Borderline Personality Disorder (BPD) is a complex and often misunderstood psychiatric disorder. BPD behaviors can be absolutely baffling to those who witness them. People who do not suffer from Borderline Personality Disorder often have a difficult time grasping just how hard it is to communicate effectively with a loved one with the disorder.
It can be frustrating, painful, and exhausting to traverse the unpredictable terrain of a relationship with a person who has BPD. In this article, we will attempt to shed some light on what makes people with BPD think and act as they do.
Fear of Abandonment
Let us first note that almost all behaviors associated with Borderline Personality Disorder can be attributed to a deep and unceasing fear of abandonment. People living with BPD have often experienced childhoods fraught with trauma of one kind or another: abuse either physical or psychological, loss of one or both parents, or perhaps they were adopted and struggle with feelings of abandonment by their biological parents.
No matter the origin of the fear, it persists long past childhood and becomes the driving force behind all kinds of damaging behavior. We may feel that our reassurance and commitment to our loved one with Borderline Personality Disorder speak for themselves and should be enough to assuage their fears, but applying these kinds of logical assumptions simply doesn’t address the fact that it is not possible for the person suffering with BPD to feel or act any differently than they do, no matter what amount of effort you put into trying to make it so.
People with Borderline Personality Disorder are so convinced that they will inevitably be abandoned by loved ones that their behavior can swing in disparate directions in desperate attempts to avoid the pain of loss. Frequently, loved ones are subjected to intense rage and blame attacks. This is not how we might expect a person to behave if they fear being left alone. After all, wouldn’t excessive rage and anger drive people away faster?
For a person with BPD, unconscious choices are made in attempts to avoid unpleasant feelings. Rage can be a way to preemptively strike out against a person who they believe will leave them anyway. It can provide a temporary restoration of their sense of control over their emotions. When rage is directed outward, it can mask the inner pain that is driving it.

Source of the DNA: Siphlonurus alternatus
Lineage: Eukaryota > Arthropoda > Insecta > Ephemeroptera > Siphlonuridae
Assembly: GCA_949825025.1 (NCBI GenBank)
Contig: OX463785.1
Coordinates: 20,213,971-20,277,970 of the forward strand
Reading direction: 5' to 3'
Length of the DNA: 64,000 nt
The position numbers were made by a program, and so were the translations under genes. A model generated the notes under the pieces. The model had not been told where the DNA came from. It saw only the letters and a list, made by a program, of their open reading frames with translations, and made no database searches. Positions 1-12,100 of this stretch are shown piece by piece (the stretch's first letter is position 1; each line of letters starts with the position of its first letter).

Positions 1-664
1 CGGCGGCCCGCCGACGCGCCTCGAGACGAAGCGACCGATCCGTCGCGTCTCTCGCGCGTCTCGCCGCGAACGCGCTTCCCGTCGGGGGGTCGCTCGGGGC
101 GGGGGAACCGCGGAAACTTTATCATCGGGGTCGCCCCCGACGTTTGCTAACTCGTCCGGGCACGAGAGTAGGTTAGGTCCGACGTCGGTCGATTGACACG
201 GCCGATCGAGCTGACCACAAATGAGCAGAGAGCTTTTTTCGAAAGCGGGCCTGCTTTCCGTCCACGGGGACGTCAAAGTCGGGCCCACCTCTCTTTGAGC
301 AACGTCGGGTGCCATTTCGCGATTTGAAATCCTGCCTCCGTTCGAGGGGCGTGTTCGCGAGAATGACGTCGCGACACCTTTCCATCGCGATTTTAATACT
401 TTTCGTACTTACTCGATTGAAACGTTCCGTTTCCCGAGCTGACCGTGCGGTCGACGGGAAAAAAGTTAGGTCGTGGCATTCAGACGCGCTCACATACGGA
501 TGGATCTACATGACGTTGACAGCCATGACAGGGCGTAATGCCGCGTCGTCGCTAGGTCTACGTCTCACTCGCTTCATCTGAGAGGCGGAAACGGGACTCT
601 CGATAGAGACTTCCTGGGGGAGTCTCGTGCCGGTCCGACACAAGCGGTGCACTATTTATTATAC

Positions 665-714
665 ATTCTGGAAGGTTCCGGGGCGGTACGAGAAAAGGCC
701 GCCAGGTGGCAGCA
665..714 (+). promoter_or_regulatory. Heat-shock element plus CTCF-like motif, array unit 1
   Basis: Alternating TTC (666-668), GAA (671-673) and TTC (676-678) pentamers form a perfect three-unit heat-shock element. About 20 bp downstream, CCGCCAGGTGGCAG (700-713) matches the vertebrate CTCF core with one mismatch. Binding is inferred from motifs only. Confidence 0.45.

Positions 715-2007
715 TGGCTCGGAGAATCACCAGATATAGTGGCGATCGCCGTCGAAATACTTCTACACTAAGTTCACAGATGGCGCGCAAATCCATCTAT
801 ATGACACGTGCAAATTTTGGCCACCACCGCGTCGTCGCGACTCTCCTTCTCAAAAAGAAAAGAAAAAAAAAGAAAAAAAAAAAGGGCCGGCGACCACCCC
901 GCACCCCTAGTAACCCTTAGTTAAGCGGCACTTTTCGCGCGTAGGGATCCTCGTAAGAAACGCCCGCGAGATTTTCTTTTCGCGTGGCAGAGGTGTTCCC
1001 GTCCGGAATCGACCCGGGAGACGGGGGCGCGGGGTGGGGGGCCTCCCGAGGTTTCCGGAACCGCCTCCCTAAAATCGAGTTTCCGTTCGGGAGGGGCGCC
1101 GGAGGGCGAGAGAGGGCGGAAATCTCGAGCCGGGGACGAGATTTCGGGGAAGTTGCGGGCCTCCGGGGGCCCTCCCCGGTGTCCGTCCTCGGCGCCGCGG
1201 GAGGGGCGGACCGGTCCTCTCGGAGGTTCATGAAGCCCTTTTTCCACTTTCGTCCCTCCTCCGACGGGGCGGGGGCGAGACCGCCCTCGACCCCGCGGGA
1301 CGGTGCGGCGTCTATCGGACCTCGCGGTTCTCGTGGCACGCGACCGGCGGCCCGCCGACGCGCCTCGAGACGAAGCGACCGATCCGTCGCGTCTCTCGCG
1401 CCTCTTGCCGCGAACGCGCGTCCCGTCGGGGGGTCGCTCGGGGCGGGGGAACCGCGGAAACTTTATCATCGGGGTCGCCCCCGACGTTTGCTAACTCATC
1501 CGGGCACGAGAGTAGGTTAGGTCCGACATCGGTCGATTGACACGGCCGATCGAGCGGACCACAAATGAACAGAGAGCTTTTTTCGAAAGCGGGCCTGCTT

Depression, Self-Harm, and Suicidal Gestures
Loved ones with Borderline Personality Disorder may have debilitating depression, engage in self- harmful behaviors such as cutting or eating disorders, or they may even make attempts to kill themselves. All of these are distress signals that can be seen as attempts to gain the attention and love that they feel is missing in their lives.
By behaving in ways that often alarm and frighten loved ones, the person with BPD unconsciously seeks to pull people closer to them by demonstrating helplessness and fragility that must be attended to by family members. If they cannot be left alone for fear that they will hurt themselves, they have successfully avoided abandonment.
A Final Thought
The truth is that for those of us who do not suffer from Borderline Personality Disorder, absorbing all the information in the world about the disorder may never fill the gap that we experience in trying to understand their mindset. If you have never felt an utterly debilitating fear of abandonment or the loss of all control emotionally, you simply cannot imagine what it is like.
Until a person with Borderline Personality Disorder becomes an active participant in their own recovery, developing skills to help them self-soothe and communicate effectively, they will continue to exhibit BPD symptoms.